Jacobson, Mark.  The Lampshade:A Holocaust Detective Story from Buchenwald to New Orleans (2001) I can’t remember where I stumbled on this title, usually I hear an interview with an author or a read a review or something causes me to just reach out and request a book  from my local library’s website.  The day comes when I pick up the book, sometimes I just stare at it and can’t recall WHY I wanted to read it.   Not so here.

I knew WHY I wanted to read it, I just had to work myself up to it, the book sat on my desk for nearly two weeks before I read it in one long gulp.   The book smacks of a topics I  find interest in: history, research, ‘antiques’, Katrina; but here they were all balled up in what I had to get over was another Holocaust book.  Years back I had read my fill of Holocaust books, and some of those STAY with you forever, so I really wasn’t looking forward to another one.   Jacobson’s Lampshade occupies a small DMZ, where the compelling study of one unique object is shown to have threads tying it to what one would think are a wide range of disparate places, people and time periods.  Jacobson examines the iconography and history of this horrific object from every conceivable angle and presents it in a fascinating manner, by the end of his journey one feels as he does quite protective about it.   It’s a great book, I am glad I read it. This one will stay with me but not in the same stomach knotting ways other books have.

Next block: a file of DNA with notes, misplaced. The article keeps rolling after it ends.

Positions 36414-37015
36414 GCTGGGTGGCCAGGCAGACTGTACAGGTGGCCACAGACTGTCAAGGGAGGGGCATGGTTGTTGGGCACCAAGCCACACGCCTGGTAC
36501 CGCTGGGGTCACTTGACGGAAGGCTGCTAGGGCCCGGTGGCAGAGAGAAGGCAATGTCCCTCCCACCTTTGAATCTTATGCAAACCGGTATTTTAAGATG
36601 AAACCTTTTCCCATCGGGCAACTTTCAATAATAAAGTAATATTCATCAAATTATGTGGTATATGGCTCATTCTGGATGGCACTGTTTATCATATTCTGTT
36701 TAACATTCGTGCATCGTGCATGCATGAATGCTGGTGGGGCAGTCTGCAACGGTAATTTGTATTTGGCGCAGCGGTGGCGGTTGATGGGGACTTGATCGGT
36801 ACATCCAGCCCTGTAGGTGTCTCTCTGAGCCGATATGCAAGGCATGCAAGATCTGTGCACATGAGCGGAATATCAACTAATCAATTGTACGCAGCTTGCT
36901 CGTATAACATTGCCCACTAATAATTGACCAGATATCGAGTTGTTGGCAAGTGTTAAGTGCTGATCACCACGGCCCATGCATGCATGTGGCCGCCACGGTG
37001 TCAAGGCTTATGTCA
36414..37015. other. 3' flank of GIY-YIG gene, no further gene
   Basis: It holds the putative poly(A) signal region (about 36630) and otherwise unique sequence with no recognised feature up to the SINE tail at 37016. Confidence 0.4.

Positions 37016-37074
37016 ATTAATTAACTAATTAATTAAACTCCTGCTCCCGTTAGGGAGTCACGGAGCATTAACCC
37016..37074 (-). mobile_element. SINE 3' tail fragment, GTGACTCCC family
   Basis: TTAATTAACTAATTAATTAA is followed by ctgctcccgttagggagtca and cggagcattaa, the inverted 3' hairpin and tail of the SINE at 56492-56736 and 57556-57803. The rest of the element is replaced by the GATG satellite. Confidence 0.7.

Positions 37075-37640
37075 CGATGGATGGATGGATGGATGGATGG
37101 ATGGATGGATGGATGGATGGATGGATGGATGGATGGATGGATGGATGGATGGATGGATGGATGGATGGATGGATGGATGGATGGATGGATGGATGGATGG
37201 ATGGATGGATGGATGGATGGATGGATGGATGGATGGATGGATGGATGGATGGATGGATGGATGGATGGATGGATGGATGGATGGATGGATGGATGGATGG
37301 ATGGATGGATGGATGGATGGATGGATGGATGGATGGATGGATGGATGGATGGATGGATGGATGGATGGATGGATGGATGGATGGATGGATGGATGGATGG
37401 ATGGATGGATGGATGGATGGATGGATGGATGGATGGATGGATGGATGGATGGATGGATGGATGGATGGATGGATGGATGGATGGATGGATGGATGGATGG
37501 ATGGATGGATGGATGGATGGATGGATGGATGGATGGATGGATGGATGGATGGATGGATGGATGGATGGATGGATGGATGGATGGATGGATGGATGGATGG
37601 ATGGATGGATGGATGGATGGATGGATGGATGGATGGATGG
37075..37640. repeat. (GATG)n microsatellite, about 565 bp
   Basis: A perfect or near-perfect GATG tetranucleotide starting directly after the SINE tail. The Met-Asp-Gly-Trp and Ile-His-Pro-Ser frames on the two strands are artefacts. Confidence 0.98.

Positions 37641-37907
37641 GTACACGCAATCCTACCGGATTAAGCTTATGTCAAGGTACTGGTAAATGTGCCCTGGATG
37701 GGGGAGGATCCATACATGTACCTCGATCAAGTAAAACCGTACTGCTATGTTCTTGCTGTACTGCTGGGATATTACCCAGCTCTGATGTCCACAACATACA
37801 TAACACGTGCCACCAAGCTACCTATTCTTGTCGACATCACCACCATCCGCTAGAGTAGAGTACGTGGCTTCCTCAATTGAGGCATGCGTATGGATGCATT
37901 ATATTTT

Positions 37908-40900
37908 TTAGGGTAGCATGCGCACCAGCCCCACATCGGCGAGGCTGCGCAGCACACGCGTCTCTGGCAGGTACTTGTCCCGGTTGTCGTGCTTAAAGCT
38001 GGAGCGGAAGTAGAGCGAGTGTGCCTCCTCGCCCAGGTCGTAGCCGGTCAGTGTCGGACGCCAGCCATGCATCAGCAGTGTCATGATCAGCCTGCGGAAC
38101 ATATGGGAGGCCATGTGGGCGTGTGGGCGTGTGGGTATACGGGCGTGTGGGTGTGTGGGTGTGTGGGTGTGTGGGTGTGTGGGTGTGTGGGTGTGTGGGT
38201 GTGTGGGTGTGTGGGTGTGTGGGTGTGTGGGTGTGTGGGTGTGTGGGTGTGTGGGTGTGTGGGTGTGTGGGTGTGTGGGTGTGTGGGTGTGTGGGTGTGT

Jacobson’s The Lampshade Webpage

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